713 days since this post was last revised. Specific details are likely out of date.

I’m travelling down a well worn path. I want to create a user input field with a different coloured caret. In case you don’t know what I mean by ‘caret’, it’s essentially the cursor in an input field or other text entry area.

I don’t want to get into why I’m doing this, or the merits (or lack thereof) of creating a custom caret. I just want one, OK?

Right, now by default, a custom caret isn’t possible. Common sense seems to suggest that you should be able to use the ‘right’ element (an input for example) and use something like :caret-color: red; along with :caret-style: block; in the CSS.

However, I just pulled those pseudo elements straight out of my hat (yes, I typed something different than ‘hat’ at first). Turns out there is no way of doing that currently with W3C HTML/CSS; there is no pseudo element for the caret-style and caret-colour. I know, where’s that ‘Boo Hoo’ emoji? That said, Šime pointed out in the comments that there is a draft proposal for caret-color so, maybe one day!

The Atom editor (made in HTML/CSS/JS) creates the custom caret with an element it shifts/transforms around the page.

Half solutions

Plan B; make a span and use contenteditable="true" and use the right border to create a faux caret.

Probably could have done this using an input too but as input is so opinionated I wanted to prove the approach could work on a simple element first.

My thought was I could perhaps use a simple animation when the span has focus to make the border blink so it appears like a cursor. For example:

<span class="my-Input" contenteditable="true"></span>
.my-Input {
    border-right: 1px solid transparent;
.my-Input:focus {
    animation: PulseAttention 1.5s cubic-bezier(.215, .61, .355, 1) forwards infinite;

@keyframes PulseAttention {
    50% {
        border-color: red;

Now, the astute will already be thinking ‘what about the default cursor’. Well I came across a nice little CSS hack on Stack Overflow (sorry can’t remember the link) that worked by setting the font-color to the same value as the background-color and then make the text appear by giving it a text-shadow. For example:

.my-Input {
    color: white; /*Means both the text and caret will be white*/
    background-color: white;
    text-shadow: 0 0 2px #888;

Nice trick, right? Yes, except that iOS has other ideas; it still renders the standard blue caret. Android may do the same but the fact iOS failed the initial test was enough to make that option untenable.

I’d reached the point I hate. It’s the point I usually start writing a blog post in the hope that someone smarter has a better option. Feel free to point out my idiocy in the comments below.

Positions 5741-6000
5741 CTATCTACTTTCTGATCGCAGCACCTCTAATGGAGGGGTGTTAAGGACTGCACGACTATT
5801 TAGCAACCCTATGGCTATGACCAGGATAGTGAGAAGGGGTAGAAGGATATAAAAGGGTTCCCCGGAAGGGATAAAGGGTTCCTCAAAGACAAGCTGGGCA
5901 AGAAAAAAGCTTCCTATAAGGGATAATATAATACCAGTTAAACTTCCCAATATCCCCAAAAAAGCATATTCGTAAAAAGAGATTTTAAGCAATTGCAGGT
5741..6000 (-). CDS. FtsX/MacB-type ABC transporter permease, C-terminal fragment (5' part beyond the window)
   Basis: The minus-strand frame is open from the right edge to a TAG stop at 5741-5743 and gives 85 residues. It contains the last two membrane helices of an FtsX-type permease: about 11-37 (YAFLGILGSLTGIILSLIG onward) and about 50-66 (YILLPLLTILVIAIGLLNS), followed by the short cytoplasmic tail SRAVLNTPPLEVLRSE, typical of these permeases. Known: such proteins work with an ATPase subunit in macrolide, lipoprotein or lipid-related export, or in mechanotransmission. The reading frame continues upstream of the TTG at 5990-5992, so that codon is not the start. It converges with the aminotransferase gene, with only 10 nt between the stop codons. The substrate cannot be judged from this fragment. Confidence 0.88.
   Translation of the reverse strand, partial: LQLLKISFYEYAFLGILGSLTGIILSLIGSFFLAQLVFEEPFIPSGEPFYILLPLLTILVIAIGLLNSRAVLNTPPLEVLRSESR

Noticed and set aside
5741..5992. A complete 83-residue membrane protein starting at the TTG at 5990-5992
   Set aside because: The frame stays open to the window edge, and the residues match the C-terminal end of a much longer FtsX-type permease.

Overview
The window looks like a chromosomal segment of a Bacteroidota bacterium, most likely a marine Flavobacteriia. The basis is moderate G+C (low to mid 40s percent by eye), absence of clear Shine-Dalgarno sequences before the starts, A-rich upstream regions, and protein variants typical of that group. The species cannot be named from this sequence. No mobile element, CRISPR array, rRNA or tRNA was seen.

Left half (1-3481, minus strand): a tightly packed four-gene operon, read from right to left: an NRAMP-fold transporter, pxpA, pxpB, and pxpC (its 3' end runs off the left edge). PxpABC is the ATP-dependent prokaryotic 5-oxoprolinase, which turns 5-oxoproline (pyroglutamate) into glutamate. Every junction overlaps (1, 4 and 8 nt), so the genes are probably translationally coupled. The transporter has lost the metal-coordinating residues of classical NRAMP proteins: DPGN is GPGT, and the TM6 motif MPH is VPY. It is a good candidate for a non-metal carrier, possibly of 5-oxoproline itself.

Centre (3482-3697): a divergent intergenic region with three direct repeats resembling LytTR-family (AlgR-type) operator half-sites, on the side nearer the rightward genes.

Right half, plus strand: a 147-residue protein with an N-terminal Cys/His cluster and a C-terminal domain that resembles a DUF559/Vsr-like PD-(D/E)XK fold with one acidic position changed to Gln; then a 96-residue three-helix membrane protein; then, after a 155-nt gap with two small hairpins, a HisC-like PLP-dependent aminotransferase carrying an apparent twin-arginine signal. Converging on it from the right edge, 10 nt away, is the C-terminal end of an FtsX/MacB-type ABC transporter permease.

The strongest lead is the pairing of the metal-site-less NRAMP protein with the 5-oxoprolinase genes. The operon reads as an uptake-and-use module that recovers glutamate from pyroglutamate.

This is the point when you know in your bones you are about to do something hacky. To circumvent the way things were intended.

Going to web-developer hell

Next idea: keep the input and place it out of the viewport. When a user clicks the label (which is in the viewport) the associated input gets focus and the user can type into it. I can then have another faceless element (“a span has no name” #GOT) and make the text content of this new element be equal to the value of the input the user is typing into (JavaScript required here sadly).

The new span is my visible ‘faux’ input box that I can style how I want, complete with custom caret. The label can be ever present, sitting on top of the faux input. We can use the following selector to move the text of the label out of the way as soon as the input contains any value:

.fb-Search_Input:not([value=""]) ~ .fb-Search_Label {
    justify-content: flex-end;

In case that looks a bit bonkers, I’m saying, if the label has a prior sibling with the correct class that doesn’t have an empty value attribute, move the text over to the other side.

This whole thing is starting to smell a bit but you know, I do want that custom caret 😉

Making a span flow like an input

The first fly in the ointment of this approach was that when a user types in a ‘proper’ input box, and the text is longer than the available space, the caret stays at the right-most edge of the input and the overrunning text starts to flow to the left out of the input at the opposite side.

However, with this faux input that isn’t the case. The text just overflows the box (because you know, it’s just a normal element). We can’t just add overflow: hidden as the hidden part will be the characters the user is currently inputting. Thankfully, the solution is simple. We can add the dir="rtl" attribute to the faux input element. This makes the text flow in the opposite direction, just like a normal input would.

You can read more about setting direction on blocks here: https://www.w3.org/International/questions/qa-html-dir

Just in case

For a belt and braces approach and to minimize the flack from your peers, we can wrap the various CSS selectors in overrides that makes sure that in the eventuality that JS isn’t present, the real input performs as expected and the faux input is hidden.

This is what the result looks and behaves like:

See the Pen Custom caret for input by Ben Frain (@benfrain) on CodePen.


You probably don’t want to go messing with inputs. The default cursors/carets are there for good reason; it makes it quite difficult for chimps like me to make the native input element inaccessible.

However, if you are determined to hack things to get the visuals you want, getting a custom cursor can be created, albeit in a hacky manner and requiring JS to work.

Ben Frain Developer, Author: 'Enduring CSS', 'Responsive Web Design with HTML5 & CSS3'.